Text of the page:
We show you how to make a tempo map with Beat Detective.
Beat Detective is normally used for one of two things. The first is to make recorded drums lock in with loops, MIDI or a click track; the second is to leave the timing of a drum recording unchanged, but to use that timing information to create a tempo map so that you can pull other material in and have it locked in time with the drums.
I’ve always preferred the latter approach where possible, but that assumes that the drummer was playing well and holding the band together like a good drummer should, and also that the recording was a traditional band recording capturing a group of players in the room at the same time playing together. Being able to build an accurate tempo map around that recorded performance will let you bring in loops, sequences and other forms of ear candy that can really elevate a track, and while recording to a click can achieve much the same, it’s often very unpopular with bands who are used to playing live. This is where Beat Detective can really help.
In SOS October 2020’s Pro Tools column I covered the biggest obstacle to using Beat Detective on a track which wasn’t recorded to a click: the fact that the session’s grid is unrelated to the audio recorded. There is a feature in Beat Detective which can help with this but I’ve always found it more straightforward to do the first steps manually. Many of the features of Beat Detective are available as manual operations elsewhere in Pro Tools, but as we’ll see the Beat Detective interface is essentially a big macro of these functions, and it can perform many of the tasks semi‑automatically.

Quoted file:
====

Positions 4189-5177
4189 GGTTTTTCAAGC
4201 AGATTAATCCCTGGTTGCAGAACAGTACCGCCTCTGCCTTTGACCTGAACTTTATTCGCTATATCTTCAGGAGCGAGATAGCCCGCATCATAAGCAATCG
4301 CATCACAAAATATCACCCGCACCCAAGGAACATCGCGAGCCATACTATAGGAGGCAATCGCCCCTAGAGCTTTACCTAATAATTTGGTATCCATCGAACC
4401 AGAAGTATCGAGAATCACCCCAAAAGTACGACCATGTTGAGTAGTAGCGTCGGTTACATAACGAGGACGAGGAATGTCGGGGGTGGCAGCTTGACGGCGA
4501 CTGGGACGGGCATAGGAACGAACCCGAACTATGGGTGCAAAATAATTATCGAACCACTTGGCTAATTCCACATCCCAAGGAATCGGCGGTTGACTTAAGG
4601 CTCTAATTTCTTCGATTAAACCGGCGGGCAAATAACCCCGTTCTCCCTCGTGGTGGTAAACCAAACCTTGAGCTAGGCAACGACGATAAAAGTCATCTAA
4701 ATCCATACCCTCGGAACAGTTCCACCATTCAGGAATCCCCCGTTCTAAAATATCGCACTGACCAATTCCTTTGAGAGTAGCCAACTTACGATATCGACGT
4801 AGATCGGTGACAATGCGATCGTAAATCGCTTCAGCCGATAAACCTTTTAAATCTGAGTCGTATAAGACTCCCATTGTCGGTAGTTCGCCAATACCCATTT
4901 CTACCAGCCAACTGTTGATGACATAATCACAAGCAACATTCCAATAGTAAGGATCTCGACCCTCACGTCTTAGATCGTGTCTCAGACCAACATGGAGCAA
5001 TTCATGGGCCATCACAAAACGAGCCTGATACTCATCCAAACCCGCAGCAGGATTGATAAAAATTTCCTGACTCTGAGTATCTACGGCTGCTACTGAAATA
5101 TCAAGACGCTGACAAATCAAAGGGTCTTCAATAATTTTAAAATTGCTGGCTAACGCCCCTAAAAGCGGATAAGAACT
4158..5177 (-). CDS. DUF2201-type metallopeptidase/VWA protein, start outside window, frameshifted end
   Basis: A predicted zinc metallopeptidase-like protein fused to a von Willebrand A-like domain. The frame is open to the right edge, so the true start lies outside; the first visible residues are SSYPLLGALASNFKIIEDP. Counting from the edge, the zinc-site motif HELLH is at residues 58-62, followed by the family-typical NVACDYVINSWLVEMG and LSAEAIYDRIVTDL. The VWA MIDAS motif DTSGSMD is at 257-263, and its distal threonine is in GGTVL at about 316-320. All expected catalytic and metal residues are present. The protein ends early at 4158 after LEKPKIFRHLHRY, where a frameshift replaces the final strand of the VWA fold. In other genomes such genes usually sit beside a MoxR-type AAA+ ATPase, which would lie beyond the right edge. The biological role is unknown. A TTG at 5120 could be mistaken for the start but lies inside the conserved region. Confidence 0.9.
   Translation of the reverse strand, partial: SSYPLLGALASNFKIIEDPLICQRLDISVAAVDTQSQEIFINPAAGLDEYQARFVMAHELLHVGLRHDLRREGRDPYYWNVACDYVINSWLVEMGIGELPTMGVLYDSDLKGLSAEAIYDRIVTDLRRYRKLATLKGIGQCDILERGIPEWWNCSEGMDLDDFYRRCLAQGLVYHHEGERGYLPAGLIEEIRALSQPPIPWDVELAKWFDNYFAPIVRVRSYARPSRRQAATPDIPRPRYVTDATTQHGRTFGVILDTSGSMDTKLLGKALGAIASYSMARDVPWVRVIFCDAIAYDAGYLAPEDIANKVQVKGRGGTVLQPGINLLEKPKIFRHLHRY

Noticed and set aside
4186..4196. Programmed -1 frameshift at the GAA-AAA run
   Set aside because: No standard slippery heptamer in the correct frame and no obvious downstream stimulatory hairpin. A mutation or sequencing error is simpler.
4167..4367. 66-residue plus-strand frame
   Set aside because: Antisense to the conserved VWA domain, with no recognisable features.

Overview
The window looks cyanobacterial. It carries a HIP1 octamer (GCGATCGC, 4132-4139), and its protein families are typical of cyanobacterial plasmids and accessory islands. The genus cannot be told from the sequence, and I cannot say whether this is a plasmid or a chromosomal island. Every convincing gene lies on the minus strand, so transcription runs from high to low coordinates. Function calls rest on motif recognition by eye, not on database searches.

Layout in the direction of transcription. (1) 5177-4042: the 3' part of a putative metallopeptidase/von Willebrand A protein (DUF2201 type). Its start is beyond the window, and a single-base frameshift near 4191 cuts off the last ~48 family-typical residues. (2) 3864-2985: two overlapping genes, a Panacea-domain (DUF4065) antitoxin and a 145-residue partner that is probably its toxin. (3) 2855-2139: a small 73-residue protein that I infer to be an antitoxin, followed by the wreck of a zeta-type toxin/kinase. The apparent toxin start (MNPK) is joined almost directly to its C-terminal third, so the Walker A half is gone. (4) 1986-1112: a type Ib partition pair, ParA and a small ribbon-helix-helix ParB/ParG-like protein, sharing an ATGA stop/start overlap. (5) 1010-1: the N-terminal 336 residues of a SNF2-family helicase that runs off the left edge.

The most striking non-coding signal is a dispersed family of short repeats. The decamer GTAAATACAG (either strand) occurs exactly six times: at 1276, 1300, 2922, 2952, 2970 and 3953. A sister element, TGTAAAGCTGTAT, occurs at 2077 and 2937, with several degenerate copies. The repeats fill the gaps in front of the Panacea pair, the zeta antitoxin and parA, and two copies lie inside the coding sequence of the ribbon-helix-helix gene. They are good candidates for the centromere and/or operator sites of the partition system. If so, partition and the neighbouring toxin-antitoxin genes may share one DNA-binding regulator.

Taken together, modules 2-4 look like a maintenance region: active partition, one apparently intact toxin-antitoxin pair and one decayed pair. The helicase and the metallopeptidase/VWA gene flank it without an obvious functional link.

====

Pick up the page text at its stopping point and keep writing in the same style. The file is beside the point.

The example of this semi‑automation I’m going to concentrate on here is the generation of bar and beat markers. There isn’t any practical difference between using the Identify Beat command, as used in last month’s column, and using Beat Detective to create bar and beat markers. The only difference is that Beat Detective creates them automatically.
This is where the biggest caveat to using Beat Detective comes in. It’s really important to check everything Beat Detective does because while it’s fairly good, it often gets things wrong. If it was your assistant you’d tell it to slow down and pay more attention!